Penalties for those avoiding obligations

Tackling social dependency with stricter tax legislation
Tackling social dependency with stricter tax legislation



Employees to pay penalties for receiving ‘grey’ salaries

While the authorities work on the coming Decree, citizens of Belarus cannot help but be worried if they will be negatively affected. The Minister for Taxes and Duties, Sergei Nalivaiko, notes that there is a difference between those who are simply ‘asocial’ and those who ‘engage in illegal business, being paid cash to avoid paying taxes in full’.

Those currently hiding part of their income will need to ponder whether to make their earnings legitimate, paying the necessary taxes, or whether to be ready to pay their fine plus a penalty of 20 basic amounts. Those failing to pay contributions for six months will need to pay a yearly fee (the sum yet to be announced).

Of course, the problem is long standing, with 6-7 percent of enterprises thought to be avoiding paying all employees legitimately, to avoid paying tax contributions on their behalf. In a single year, over a thousand employers are generally brought to justice, indicating that many more go undetected. One survey found that 8 percent of respondents confessed to receiving ‘grey’ salaries. Meanwhile, 18 percent supplement their official wages with ‘grey’. Spheres prone to such deception are service centres, building works, truck haulage firms and computer services, drawing the attention of taxmen.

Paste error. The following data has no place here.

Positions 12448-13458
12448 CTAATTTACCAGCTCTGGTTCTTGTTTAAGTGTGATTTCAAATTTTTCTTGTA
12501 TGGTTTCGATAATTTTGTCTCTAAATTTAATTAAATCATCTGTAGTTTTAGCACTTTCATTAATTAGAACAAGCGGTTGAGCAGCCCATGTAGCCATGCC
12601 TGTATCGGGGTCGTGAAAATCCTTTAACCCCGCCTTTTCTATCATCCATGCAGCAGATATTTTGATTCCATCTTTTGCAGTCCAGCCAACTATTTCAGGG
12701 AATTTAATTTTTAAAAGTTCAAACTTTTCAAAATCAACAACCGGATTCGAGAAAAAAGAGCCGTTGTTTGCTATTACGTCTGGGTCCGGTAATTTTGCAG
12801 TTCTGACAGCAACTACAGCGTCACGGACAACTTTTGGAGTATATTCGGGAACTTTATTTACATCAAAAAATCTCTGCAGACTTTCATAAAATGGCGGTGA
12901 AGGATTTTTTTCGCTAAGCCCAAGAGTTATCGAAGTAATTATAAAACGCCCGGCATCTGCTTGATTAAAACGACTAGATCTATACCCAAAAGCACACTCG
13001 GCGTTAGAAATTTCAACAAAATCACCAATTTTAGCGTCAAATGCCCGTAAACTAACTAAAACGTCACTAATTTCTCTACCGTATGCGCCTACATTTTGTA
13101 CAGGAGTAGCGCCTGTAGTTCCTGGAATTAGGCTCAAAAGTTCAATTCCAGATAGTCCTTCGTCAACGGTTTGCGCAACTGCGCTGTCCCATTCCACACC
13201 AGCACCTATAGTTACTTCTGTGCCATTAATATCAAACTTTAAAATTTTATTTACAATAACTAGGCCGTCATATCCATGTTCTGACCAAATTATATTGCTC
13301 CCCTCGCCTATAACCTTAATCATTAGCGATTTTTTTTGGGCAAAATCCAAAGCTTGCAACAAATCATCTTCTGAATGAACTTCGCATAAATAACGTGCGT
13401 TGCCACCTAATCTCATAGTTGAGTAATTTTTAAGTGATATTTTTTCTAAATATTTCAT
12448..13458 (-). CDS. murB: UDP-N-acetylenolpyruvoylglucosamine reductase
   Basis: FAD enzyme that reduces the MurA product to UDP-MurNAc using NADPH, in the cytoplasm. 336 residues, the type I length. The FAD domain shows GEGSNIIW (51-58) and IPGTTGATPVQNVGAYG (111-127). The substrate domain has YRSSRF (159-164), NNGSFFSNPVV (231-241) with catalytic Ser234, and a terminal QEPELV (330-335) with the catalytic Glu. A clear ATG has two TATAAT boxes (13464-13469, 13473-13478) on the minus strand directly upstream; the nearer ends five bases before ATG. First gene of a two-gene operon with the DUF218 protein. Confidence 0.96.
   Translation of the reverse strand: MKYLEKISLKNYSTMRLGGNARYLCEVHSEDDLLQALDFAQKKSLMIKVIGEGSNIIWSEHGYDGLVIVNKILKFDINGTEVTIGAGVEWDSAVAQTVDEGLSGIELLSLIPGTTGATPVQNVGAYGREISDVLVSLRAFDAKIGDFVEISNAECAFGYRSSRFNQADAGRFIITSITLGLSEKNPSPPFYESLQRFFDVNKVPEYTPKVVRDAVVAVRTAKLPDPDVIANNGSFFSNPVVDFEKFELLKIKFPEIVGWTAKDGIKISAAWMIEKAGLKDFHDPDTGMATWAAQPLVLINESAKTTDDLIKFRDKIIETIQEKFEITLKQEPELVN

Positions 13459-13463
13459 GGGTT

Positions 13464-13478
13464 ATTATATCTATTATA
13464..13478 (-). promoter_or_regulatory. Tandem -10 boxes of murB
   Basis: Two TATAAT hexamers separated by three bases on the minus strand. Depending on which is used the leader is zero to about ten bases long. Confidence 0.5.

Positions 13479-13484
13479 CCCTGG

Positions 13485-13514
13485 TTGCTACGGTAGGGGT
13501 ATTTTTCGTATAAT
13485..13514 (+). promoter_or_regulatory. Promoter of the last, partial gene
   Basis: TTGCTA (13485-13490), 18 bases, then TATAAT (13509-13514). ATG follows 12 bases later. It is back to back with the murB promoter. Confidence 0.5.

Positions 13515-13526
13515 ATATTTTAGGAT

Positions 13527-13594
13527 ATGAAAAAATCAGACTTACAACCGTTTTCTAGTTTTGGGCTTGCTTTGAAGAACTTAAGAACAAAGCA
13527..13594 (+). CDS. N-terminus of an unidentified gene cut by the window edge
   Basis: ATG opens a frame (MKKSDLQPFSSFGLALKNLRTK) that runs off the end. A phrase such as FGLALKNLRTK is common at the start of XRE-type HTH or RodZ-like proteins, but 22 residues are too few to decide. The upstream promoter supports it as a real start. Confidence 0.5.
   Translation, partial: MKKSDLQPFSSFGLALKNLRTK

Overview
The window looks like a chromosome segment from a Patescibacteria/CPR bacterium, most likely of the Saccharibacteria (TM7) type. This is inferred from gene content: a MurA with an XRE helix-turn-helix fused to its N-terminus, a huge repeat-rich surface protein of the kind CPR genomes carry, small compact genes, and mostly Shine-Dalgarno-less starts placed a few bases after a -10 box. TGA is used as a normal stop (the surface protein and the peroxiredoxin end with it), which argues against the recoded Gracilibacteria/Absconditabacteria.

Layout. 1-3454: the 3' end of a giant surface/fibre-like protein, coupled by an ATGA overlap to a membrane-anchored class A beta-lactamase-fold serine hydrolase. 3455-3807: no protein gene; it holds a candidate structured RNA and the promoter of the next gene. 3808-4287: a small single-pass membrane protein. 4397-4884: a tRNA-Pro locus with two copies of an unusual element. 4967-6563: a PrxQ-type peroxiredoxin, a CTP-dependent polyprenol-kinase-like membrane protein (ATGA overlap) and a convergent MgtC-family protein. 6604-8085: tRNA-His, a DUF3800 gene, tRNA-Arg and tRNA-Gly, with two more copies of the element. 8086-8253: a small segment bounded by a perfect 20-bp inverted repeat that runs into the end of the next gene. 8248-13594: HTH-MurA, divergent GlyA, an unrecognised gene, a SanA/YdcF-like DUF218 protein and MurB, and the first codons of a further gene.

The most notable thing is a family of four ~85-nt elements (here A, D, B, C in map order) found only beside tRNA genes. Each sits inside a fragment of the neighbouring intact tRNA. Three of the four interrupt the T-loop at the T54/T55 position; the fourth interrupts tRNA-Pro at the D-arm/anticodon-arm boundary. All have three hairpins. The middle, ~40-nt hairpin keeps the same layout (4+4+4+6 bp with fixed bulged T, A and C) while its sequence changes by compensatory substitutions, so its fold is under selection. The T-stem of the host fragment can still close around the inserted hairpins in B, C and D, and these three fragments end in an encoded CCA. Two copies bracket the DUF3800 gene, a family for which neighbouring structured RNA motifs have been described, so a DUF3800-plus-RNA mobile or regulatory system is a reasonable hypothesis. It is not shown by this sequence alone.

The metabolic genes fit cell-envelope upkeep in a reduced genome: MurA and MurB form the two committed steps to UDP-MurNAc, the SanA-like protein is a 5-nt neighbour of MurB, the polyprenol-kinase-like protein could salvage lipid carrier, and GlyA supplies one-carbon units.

The Ministry for Taxes and Duties, together with the Ministry of Labour, the Economy Ministry, and the Finance Ministry, has prepared a Decree ‘On Individual Measures to Prevent the Payment (Issuance in Kind) of Income Without Accounting’. The document envisages release of culpability for workers who inform the authorities of receiving ‘cash in hand’ payments, to encourage disclosure.

Where ‘grey’ salaries are proven, employers will become liable to make good their error, paying 34 percent of unaccounted sums to the Social Protection Fund, plus 20 percent of the sum of these fees and unpaid income tax. Employees will be due to pay tax on all undeclared income but no additional penalties or sanctions. Individual entrepreneurs will pay a fine of between 2 and 50 basic amounts, while companies will pay somewhere between 5 and 100 amounts. Officials who have sanctioned such payments will also be held to account. Moreover, ‘grey’ wages will be equated to income, obliging the employer to pay tax on the amount.

Those working ‘illegally’ — as tutors, hairdressers, cleaners, manicurists, nannies, and masters of weddings and jubilees (the full list is given in the Tax Code) — will pay a penalty of five times the tax officially due if they fail to declare their income.

In order to avoid misunderstanding, the Decree will allow citizens to prove payment of taxes. The Minister for Taxes and Duties tells us, “Citizens may show documents to confirm their payment of tax; arguments will be heard. Where tax inspectors have made a mistake, citizens will be able to make a court appeal.”

By Maria Drukova

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